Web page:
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Five Things You Can Do in Fall to Avoid Winter Injuries

By Brian Acton

Fall is a popular season for many reasons: it brings cooler weather, beautiful foliage, and includes some of the best holidays. But winter is around the corner, and with it comes an increased likelihood of injury resulting from cold temperatures and inclement weather. But if you start preparing now, you can reduce the risk of injury once winter arrives. Here are five things you can do in fall to avoid injuries in winter.
  1. Prepare for Slippery Walkways
If your home has a driveway, walking paths, a sidewalk, or other areas that tend to get icy, you should stock up on supplies that will keep those areas walkable. At minimum, you should keep a quality snow shovel and a method to treat or cover ice. Salt can aid in melting ice, but isn’t exactly friendly to cars, concrete, or the environment. As an alternative, you can put down kitty litter or gravel - they won’t melt ice, but they will add traction.
  1. Stock Flashlights
Snow and ice storms can cause power outages. If you’re caught stumbling through your home in the dark, you risk a fall. Make sure you have flashlights with fresh batteries stashed around strategic areas of your home so you can get to them easily in the event of a power outage.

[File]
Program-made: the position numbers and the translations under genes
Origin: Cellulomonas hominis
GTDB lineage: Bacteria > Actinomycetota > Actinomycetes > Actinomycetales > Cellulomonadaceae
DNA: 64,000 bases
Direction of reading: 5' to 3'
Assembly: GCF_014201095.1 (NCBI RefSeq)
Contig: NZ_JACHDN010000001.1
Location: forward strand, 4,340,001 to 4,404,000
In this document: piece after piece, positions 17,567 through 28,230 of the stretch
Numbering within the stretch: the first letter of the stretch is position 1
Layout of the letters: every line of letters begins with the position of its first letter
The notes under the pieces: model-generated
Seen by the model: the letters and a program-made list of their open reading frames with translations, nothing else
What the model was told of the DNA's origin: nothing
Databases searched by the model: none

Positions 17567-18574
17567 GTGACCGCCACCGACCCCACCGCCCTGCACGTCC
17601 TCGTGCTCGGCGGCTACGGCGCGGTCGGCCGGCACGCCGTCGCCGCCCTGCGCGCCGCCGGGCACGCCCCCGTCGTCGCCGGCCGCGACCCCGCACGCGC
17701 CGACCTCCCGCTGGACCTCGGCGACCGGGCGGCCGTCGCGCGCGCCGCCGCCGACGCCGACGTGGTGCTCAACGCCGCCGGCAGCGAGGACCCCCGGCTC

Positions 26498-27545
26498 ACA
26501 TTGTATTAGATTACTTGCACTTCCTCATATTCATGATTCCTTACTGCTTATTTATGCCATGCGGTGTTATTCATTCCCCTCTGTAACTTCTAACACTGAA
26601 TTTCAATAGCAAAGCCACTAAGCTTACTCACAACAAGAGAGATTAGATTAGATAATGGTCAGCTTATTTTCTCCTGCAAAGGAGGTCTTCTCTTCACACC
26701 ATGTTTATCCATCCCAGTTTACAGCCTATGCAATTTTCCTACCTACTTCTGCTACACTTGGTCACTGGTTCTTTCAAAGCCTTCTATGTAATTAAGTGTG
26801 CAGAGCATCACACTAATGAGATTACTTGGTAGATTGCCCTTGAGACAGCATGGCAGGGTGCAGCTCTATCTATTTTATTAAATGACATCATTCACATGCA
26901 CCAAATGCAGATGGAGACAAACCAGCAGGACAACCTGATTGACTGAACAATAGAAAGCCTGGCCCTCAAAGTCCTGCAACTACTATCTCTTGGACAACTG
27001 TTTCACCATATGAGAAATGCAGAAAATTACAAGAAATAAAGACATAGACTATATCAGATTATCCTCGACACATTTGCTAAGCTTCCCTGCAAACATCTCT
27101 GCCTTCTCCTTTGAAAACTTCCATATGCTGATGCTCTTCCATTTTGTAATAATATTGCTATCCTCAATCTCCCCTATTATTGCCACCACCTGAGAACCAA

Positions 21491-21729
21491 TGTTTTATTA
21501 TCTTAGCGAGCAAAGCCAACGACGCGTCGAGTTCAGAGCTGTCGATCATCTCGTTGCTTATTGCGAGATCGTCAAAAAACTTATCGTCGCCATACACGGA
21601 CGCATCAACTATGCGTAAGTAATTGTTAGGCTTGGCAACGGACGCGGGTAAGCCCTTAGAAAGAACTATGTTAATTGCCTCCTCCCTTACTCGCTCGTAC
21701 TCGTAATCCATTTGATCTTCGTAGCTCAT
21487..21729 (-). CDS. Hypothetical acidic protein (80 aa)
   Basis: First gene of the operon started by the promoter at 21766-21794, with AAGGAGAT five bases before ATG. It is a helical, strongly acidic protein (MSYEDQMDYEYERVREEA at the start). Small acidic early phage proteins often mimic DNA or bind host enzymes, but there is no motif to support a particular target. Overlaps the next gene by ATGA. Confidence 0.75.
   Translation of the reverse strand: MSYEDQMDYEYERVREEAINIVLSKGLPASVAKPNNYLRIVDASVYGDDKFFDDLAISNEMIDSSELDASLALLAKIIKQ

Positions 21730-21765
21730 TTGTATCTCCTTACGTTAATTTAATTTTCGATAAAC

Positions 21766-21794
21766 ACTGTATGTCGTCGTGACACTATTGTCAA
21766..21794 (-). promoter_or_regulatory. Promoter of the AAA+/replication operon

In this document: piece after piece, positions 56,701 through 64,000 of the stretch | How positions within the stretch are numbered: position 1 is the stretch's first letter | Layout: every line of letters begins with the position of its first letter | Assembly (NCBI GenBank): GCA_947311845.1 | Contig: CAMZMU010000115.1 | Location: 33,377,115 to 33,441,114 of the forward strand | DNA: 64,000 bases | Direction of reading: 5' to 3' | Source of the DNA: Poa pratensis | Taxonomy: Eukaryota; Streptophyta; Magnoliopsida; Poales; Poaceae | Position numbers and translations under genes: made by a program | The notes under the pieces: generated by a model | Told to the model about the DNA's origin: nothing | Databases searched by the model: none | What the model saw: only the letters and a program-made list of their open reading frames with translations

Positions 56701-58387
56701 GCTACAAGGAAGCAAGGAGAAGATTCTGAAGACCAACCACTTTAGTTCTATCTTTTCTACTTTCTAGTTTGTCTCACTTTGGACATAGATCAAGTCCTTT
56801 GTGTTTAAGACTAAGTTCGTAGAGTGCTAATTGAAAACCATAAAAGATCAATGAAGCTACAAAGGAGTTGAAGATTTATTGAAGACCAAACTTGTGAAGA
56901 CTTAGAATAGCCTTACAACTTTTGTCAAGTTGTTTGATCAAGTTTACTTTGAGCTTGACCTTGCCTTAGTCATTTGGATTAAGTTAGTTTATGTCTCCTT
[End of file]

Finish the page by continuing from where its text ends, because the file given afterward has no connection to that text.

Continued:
1. Prepare Your Vehicle
It’s important to prepare your vehicle for slippery conditions and breakdowns. To prepare for slippery roads, you may want to consider snow tires or at least ensure that your current tires have a sufficient tread depth to manage snow and ice. Rear wheel drive vehicles may handle poorly in the snow, but you can use sandbags, cinderblocks or other heavy items to add extra weight to the rear of your vehicle and cut down on sliding. You should also prepare your vehicle for a roadside breakdown, which can be life threatening in certain conditions. Keep an emergency kit in your vehicle at all times. This kit should include extra warm clothes, gloves, bottled water, some canned food, a flashlight, and emergency flares. In addition, storing a bag of road salt and a shovel in your trunk can help in a pinch if you ever need to dig yourself out of deep snow.
  1. Get the Right Clothing
Warm clothing keeps you protected from the elements when you’re outside. Check your existing wardrobe now to make sure you have everything you need. You’ll want a warm clothing option for every part of the body, from head to foot. Choose clothes that fit well and have interior. Make sure you have options for inner layers such as socks and long johns. Finally, shoes or boots with a good tread can help prevent slips and falls.
  1. Trim Back Trees
If you have trees on your property, you should trim back branches that extend over your roof, power lines, and any walkways. You don’t want branches felled by ice to cause property damage or injury to anyone walking below.
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